Dublin Airport (DUB) has said passengers will not be left “out of pocket” after many missed flights on May 29, 2022, due to long lines for security checks.  

The lines were so long that people were queueing outside of the airport terminal, with some speaking of waits of around three hours to get through security checks. The airport warned via social media that those people who found themselves waiting outside the terminal were likely to miss their flight and would have to rebook.  

Images of long lines and passengers missing flights have been seen across Europe in recent weeks, as airports struggle to recruit enough staff to cope with the rebound in travel after the COVID-19 pandemic, especially during peak vacation periods.  

Kevin Cullinane, head of communications at the Dublin Airport Authority (DAA), spoke to the BBC about the problems.     

"We found ourselves, obviously, with not a sufficient number of security lanes open this morning very early on to cope with the unexpected presentation of passengers at that hour and for that we have to unreservedly apologize," Cullinane told the broadcaster on May 29. "It's been a very challenging day for everyone and for that we obviously apologize for those passengers that endured those lengthy queues." 

Cullinane said customers should be able to rebook or claim through their travel insurance but said they should also contact Dublin Airport’s customer service team for refunds “to make sure that nobody is out of pocket as a result of today’s inconvenience”.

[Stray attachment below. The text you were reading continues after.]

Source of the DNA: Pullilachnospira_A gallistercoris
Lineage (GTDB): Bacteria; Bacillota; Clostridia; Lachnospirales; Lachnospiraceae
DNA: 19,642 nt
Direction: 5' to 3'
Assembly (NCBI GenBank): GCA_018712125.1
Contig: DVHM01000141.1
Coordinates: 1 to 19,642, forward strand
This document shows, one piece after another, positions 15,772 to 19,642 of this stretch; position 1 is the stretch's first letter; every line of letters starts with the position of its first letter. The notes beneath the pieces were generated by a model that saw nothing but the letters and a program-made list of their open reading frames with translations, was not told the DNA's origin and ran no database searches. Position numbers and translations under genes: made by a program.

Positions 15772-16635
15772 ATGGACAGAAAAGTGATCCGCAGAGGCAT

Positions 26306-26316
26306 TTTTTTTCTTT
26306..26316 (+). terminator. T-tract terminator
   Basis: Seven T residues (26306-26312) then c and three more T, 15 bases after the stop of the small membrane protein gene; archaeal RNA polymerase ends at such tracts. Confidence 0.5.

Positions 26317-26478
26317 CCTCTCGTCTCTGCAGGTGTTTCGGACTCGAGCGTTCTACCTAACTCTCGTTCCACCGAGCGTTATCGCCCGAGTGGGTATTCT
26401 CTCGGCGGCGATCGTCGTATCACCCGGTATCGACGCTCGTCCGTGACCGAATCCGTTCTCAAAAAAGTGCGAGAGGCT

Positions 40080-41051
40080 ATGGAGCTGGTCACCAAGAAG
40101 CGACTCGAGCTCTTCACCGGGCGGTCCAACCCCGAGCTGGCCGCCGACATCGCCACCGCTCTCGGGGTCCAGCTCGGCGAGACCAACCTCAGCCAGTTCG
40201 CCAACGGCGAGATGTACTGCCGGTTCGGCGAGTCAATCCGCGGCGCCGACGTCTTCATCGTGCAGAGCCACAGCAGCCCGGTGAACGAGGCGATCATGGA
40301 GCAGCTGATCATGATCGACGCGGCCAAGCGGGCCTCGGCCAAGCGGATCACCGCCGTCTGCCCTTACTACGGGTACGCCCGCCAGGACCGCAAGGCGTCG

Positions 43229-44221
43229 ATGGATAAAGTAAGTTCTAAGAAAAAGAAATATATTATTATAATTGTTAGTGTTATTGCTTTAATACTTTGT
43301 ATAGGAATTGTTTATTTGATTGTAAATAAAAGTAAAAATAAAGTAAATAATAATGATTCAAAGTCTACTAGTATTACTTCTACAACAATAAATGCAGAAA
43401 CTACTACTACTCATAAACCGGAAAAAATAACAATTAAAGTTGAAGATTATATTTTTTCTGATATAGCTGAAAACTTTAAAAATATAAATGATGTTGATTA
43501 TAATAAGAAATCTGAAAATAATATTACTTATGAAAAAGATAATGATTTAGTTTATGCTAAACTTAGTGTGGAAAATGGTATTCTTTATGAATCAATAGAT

Cullinane said DAA has been recruiting additional security staff but the majority of them were still in training.  

Delays across Europe 

Elsewhere, Manchester Airport (MAN) in Britain, which has seen long lines in recent weeks, has been advising passengers to arrive three hours in advance and make sure they are as prepared as possible for their journey through the airport.  

Amsterdam’s Schiphol Airport (AMS) has also seen long security lines stretching to outside the terminal building.  

KLM, the Dutch flag carrier, has a warning on its website for customers departing from the airport. 

“We’re currently facing operational issues for flights departing from Amsterdam Airport Schiphol. These issues mainly occur during the security check. Unfortunately, the queues at the security check are much longer than usual, which strongly impacts the waiting time,” the statement reads. It suggests that passengers booked to travel between May 23 and June 1, 2022 can look at rebooking or refund options if they prefer not to travel.  

The Dutch airline even suspended some ticket sales due to the disruption.  

“KLM is putting a brake on ticket sales for flights leaving up until and including Sunday because Schiphol can’t get its security problems fixed,” a KLM spokesperson was cited as saying by Reuters on May 26, 2022.  

Meanwhile, easyJet has also reportedly canceled flights to try and smooth out potential disruption during the upcoming school vacation period. The low-cost carrier said in a statement cited by various media that it was scrapping 200 flights between May 28 and June 6, citing various factors including airport delays and air traffic control restrictions. The cancellations came after it was hit by IT problems on May 26, disrupting hundreds of flights.  

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British low-cost carrier easyJet was forced to cancel hundreds of flights after being affected by IT system failure.